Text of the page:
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An Abode of Divine Calm

As you turn off the main road leading to Moinabad into Sarada Nagar, a Sarada temple sits tucked away in a bubble of serenity, welcoming all wayward souls.

Published: 31st January 2014 08:17 AM  |   Last Updated: 31st January 2014 02:31 PM   |  A+A-

Sarada-temple;

Upon entering Sarada Nagar, away from the maddening crowd and hustle bustle of the city, you are greeted by the beautiful facade of a temple devoted to Lord Shiva. Built with a modern artistic sense of architecture, it is an open space which is cooled and given shade by a clump of Chemparathy, Arali, Pichakam, Karuka, Tulasi, Rudraksha and Bilvapatra trees. Managed by Shri Sringeri Sarada Peetham, the Sarada temple situated near National Highway 44 at Shamshabad has been steadily attracting devotees from all around.

The main temple complex houses Chandramouliswara, the Shiv Ling, the presiding deity Sri Sarada, Ganesha, Subramaniam Swami, Krishna and the Nava Grahas besides an idol of Adi Shankara in an area stretching 4,500 sq yards.

Speaking about how the temple was established, retd IAS officer, MVS Prasad says, “The land belonged to a company which was in financial trouble. So when its assets were liquidated by the High Court, the company gave this land for community purposes to the Peetham.”

The construction of the Shiva temple took place under the supervision of the former civil servant, who earlier served as the Executive Officer of the Tirumala-Tirupati Devasthanams, and Vedantam Subramanyam Ravi, former deputy general manager at Singareni Collieries. “The work on the `3 crore project began in 2009 and was funded by the Peetham. It was thrown open to the public in November, 2012, after the consecration of the main idol by Sri Bharati Theertha Swami, the 36th Shankaracharya, head of the peetham.”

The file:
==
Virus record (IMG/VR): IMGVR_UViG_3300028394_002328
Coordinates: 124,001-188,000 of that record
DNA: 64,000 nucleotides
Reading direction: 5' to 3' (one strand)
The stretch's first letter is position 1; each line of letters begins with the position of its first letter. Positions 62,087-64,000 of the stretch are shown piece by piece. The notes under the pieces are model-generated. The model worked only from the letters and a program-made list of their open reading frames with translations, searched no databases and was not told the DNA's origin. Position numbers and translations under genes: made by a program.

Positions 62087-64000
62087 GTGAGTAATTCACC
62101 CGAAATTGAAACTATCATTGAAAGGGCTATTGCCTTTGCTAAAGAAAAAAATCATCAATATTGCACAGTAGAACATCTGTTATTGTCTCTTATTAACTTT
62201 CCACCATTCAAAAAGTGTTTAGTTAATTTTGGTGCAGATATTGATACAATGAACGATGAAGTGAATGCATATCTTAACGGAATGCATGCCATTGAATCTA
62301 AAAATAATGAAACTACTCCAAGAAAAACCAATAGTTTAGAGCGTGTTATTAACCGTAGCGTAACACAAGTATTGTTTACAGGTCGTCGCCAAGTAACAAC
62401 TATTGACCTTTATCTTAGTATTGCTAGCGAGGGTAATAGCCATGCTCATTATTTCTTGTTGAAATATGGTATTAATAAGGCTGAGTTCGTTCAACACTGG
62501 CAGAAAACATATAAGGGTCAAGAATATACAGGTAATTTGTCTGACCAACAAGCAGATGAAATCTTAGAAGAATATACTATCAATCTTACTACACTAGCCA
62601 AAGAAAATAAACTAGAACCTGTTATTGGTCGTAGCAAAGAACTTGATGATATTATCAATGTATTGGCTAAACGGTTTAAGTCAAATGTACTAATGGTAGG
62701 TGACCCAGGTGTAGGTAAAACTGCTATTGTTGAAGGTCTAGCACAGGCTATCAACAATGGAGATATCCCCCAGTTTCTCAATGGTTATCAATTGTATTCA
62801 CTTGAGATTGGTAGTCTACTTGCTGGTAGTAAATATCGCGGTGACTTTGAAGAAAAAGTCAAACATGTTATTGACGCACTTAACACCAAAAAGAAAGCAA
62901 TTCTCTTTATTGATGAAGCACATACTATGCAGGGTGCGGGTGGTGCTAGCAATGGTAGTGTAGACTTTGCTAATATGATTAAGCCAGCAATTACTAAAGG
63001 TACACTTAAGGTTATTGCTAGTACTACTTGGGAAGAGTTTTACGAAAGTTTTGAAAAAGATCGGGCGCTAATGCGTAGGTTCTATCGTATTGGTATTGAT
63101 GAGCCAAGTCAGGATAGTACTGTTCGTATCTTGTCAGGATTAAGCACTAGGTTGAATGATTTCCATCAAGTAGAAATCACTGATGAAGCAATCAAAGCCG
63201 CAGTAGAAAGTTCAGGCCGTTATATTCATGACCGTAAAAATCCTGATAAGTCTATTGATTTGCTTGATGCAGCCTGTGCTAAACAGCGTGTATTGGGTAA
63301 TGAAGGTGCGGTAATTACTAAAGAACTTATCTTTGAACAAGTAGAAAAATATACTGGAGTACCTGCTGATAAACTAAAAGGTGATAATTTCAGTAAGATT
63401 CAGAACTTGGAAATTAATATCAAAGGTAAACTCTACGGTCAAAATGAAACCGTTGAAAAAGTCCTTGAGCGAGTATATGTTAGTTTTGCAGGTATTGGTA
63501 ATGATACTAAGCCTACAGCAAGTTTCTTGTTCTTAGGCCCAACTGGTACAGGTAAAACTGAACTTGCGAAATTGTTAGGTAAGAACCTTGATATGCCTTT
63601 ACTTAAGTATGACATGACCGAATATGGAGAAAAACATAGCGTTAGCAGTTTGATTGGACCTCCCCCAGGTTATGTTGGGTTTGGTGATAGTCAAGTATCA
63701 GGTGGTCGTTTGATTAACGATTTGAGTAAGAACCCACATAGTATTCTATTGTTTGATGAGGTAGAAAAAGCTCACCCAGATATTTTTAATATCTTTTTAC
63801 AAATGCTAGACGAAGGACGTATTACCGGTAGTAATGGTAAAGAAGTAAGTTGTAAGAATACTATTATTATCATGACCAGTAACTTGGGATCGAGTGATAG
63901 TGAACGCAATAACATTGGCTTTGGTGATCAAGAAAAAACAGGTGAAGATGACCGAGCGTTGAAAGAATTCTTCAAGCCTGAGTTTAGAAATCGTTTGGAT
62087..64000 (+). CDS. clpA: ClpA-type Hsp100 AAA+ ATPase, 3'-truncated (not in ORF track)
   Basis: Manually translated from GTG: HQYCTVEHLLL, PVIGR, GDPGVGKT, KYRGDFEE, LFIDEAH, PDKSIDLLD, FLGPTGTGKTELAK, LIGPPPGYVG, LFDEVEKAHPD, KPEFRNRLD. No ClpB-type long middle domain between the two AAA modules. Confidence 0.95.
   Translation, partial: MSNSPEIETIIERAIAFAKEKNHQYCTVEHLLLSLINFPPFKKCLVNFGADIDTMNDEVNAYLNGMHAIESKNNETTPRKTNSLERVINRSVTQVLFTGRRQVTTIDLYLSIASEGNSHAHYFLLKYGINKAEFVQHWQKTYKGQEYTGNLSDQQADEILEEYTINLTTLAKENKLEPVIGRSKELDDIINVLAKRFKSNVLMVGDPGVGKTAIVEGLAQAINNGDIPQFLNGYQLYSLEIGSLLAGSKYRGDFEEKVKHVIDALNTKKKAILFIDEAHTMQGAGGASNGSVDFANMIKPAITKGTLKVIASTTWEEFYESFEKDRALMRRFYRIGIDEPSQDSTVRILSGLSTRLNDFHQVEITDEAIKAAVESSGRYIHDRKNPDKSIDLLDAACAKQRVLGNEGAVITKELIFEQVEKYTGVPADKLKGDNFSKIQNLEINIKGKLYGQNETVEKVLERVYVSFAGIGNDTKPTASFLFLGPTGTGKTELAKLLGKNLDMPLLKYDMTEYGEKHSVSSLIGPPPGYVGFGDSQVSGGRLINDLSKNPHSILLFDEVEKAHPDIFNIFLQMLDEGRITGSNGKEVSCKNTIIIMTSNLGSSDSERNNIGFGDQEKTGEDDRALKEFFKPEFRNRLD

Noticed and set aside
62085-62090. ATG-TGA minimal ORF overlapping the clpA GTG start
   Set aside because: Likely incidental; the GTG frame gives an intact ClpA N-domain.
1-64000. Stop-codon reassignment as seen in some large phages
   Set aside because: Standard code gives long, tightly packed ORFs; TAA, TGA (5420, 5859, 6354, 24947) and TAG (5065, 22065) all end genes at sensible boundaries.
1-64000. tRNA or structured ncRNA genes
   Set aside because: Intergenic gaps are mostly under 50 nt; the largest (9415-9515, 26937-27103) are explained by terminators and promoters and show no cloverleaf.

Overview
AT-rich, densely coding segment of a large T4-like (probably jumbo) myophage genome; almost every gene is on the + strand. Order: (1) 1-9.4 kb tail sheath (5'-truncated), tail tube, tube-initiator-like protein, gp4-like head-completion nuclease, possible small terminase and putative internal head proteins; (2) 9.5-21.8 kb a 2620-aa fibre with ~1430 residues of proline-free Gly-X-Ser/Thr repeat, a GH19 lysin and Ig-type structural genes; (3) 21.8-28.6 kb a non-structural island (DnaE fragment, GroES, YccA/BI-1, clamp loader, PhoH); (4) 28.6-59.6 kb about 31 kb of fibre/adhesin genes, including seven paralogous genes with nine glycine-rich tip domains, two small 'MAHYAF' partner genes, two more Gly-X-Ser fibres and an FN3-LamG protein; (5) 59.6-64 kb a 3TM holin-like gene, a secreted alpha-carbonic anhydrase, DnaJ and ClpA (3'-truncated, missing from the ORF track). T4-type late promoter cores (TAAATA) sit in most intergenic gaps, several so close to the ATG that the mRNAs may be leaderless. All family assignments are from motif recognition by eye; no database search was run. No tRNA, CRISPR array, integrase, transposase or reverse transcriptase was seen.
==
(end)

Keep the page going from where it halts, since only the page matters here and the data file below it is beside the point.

Besides the main temple, an additional 1,100 sq yards were also allotted which now house an ‘archaka’ complex for the pundits and a goshala (cowshed). The architecture though inspired from traditional patterns, has a modernistic feel with a shiny granite floor and of course, the sheer lustre of a new building. The lion plays a significant role in the design, with two ‘standing’ lions at the main entrance of the temple. Another feature one notices in the architecture is that the symmetry of the designs on the pillars is punctuated by a few designed out of pattern.

Like any other modern day temple, one will also find ‘dwarpalaks’ on all four sides of the structure.

While still growing in popularity among believers in the vicinity, the temple sees its highest activity during the morning and evening prayers. Recently, the Shiva temple drew a massive crowd of 20,000 over four days during the discourses by Chaganti Koteswara Rao, a Sanatana Dharma scholar.  

Besides gearing up for Mahashivratri, the temple is also preparing for a ‘vedic sammelan’ towards the end of next month.

In the future, the Peetham also plans on including a kalyana mandapam as well.



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